Investigators arrived at the New Holland Auction at 8:00 a.m. It was an inclement day with temperatures at 30 degrees and a mixture of rain and snow falling. It was immediately noted that there were not as many horses as usual at the sale.
When investigators entered the sale barn, they saw that a mare with tag #370 was lying flat on her side, her head tied to a feed trough with a rope. The investigators suspected colic. An auction visitor kicked at the horse’s feet to see if she would get up, but nothing. Investigators also documented a bay Standardbred with tag #409, who had a very enlarged knee on his left hind leg; a Belgian Draft gelding with tag #362 with a very swollen right hind leg, most likely lymphedema in an advanced state with a secondary skin infection; a grey mare with a severe pelvic injury; and a Belgian Draft filly with tag #440 with septic joint infections.
Investigators noted that the Belgian Draft with tag #362 was originally kept prominently in front of the barn to the left of the auction ring, but when he began to receive too much attention, auction employees moved him into the end section of a small side barn.
The horse with tag #370 that was previously down with suspected colic was able to get up after auction employees pushed and pulled her to get up. She looked weak and exhausted. Auction vet Dr. Holt was present and checked on the horses, but found most of them to be fit for sale under PA law.
PA Title 18, Section 5511 states:
(d) Selling or using disabled horse.--A person commits a summary offense if he offers for sale or sells any horse, which by reason of debility, disease or lameness, or for other cause, could not be worked or used without violating the laws against cruelty to animals, or leads, rides, drives or transports any such horse for any purpose, except that of conveying the horse to the nearest available appropriate facility for its humane keeping or destruction or for medical or surgical treatment.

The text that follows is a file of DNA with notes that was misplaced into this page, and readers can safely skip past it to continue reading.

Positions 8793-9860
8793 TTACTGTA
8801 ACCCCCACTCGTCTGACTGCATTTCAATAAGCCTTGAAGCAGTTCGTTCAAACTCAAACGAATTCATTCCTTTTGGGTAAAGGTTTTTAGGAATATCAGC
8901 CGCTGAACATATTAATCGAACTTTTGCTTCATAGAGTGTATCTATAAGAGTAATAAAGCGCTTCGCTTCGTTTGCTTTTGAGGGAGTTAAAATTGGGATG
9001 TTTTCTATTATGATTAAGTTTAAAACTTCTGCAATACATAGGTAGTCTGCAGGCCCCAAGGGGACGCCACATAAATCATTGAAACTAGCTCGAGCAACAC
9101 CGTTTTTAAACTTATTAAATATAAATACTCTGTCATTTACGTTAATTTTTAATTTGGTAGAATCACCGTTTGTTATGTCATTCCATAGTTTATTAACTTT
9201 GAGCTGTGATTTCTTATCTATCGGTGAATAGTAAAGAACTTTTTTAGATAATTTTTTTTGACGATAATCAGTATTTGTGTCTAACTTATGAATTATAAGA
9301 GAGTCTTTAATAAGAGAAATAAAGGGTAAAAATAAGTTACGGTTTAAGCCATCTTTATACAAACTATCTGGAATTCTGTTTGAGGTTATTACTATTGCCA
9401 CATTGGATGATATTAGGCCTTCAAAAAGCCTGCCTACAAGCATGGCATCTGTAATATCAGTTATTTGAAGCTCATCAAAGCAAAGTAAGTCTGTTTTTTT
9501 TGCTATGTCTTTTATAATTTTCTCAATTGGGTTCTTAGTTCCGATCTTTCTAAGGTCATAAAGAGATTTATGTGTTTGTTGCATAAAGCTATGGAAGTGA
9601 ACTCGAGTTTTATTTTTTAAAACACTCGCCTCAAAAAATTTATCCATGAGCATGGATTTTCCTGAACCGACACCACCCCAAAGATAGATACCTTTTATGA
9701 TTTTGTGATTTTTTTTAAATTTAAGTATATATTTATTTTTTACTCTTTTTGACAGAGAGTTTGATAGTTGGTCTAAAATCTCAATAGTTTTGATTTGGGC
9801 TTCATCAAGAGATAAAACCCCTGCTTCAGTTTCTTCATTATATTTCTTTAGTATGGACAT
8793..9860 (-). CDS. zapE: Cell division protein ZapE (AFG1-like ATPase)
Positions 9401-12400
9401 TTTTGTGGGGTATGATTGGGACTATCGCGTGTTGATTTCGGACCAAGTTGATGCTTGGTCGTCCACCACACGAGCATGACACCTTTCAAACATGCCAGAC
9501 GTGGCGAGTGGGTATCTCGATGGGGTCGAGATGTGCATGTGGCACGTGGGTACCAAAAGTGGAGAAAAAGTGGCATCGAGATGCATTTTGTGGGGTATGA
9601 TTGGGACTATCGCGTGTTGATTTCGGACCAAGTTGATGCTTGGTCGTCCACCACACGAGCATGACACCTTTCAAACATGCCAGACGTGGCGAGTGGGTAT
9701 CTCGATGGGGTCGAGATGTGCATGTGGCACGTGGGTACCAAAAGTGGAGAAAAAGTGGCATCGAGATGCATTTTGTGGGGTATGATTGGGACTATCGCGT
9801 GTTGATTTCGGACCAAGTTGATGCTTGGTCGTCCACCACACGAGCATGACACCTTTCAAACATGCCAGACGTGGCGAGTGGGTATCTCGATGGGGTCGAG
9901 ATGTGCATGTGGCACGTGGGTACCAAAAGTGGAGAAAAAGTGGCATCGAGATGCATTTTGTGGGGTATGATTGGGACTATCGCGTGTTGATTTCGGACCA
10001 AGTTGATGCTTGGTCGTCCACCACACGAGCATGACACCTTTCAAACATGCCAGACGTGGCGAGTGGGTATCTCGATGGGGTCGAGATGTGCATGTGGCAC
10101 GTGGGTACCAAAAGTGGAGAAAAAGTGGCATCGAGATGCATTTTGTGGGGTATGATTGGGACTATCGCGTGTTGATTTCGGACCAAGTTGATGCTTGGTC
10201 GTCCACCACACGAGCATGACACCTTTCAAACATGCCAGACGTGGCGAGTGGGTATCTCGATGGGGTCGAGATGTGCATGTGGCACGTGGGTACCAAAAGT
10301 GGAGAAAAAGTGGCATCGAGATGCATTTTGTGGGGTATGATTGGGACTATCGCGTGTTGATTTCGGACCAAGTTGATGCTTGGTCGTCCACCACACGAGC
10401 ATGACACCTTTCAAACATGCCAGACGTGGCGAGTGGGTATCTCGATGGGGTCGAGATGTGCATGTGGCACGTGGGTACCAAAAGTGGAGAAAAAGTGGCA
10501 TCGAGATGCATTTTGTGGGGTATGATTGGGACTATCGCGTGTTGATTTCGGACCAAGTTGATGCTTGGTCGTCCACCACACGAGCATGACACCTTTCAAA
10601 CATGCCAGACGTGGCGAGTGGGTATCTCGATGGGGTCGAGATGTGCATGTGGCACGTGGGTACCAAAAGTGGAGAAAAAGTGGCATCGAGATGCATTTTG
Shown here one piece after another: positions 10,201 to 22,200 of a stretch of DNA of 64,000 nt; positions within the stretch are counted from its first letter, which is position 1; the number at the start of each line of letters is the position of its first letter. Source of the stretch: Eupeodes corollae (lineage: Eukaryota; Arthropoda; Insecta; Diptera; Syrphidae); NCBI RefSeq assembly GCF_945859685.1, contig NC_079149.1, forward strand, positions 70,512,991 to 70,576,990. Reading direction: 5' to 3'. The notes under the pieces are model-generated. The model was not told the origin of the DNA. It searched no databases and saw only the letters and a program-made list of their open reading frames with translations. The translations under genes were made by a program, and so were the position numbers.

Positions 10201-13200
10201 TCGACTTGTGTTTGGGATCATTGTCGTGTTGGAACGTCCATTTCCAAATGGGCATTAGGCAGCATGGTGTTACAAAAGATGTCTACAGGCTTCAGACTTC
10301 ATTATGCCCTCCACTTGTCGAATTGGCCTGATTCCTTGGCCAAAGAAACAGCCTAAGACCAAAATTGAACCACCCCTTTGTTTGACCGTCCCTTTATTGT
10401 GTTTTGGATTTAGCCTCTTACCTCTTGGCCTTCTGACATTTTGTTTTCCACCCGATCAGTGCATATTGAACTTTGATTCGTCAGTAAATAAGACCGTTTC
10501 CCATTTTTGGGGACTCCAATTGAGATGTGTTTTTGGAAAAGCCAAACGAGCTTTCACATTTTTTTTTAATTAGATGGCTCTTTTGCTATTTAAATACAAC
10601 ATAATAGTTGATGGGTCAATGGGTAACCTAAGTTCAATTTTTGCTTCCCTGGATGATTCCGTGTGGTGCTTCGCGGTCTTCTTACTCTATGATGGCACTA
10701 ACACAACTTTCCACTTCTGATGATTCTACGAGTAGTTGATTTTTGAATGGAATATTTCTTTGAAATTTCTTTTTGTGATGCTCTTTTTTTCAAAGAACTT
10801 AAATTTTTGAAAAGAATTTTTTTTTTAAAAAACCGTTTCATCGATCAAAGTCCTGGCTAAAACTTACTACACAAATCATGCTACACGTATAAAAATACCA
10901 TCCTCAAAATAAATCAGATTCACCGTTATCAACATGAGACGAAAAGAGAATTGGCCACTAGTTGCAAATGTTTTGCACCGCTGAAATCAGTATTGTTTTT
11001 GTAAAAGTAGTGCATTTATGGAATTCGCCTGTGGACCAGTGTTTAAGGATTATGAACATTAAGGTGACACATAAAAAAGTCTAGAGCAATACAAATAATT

Additional Information: A lot of factors determine if a horse is “fit for sale” and it is important to thoroughly examine the animal. A horse with a body condition score of less than 3 or a horse that is completely blind is not considered “fit”. However, the determination is not always easy: For example, the fact that a horse is bearing weight on all four legs does not make it “fit for sale” if working the animal would be a violation of PA cruelty law. The horse should also be able to walk and turn in any direction comfortably.
The auction started at 10:06 a.m. Kill buyers Bruce Rotz & Brian Moore were present, as well as horse traders Cedar Ridge Farm, DeHart, and Cranbury Sales Stables. The Belgian Draft filly, the Belgian Draft gelding and the grey mare were all bought by rescues.
While at the auction, investigators also checked on the welfare of the animals in the sheep/goat barn. The live animals observed looked to be in acceptable condition. However, there were several found dead, all discarded in the pen area like trash. A dead goat was found on the loading ramp with her hind leg tied to the gate.
Animals’ Angels has reported all these findings to local law enforcement. It is imperative that when violations occur, that all witnesses step forward to ensure that law enforcement has the evidence necessary to pursue a case. If auctions, abusive owners or kill buyers are allowed to continue cruel and inhumane practices unabated, there will be no change for the poor animals that have the misfortune to find themselves in these people’s “care”. Animals’ Angels will continue to monitor this location. Likewise, we will continue to work with law enforcement to hold the auction and irresponsible owners accountable for any violations of the PA cruelty laws.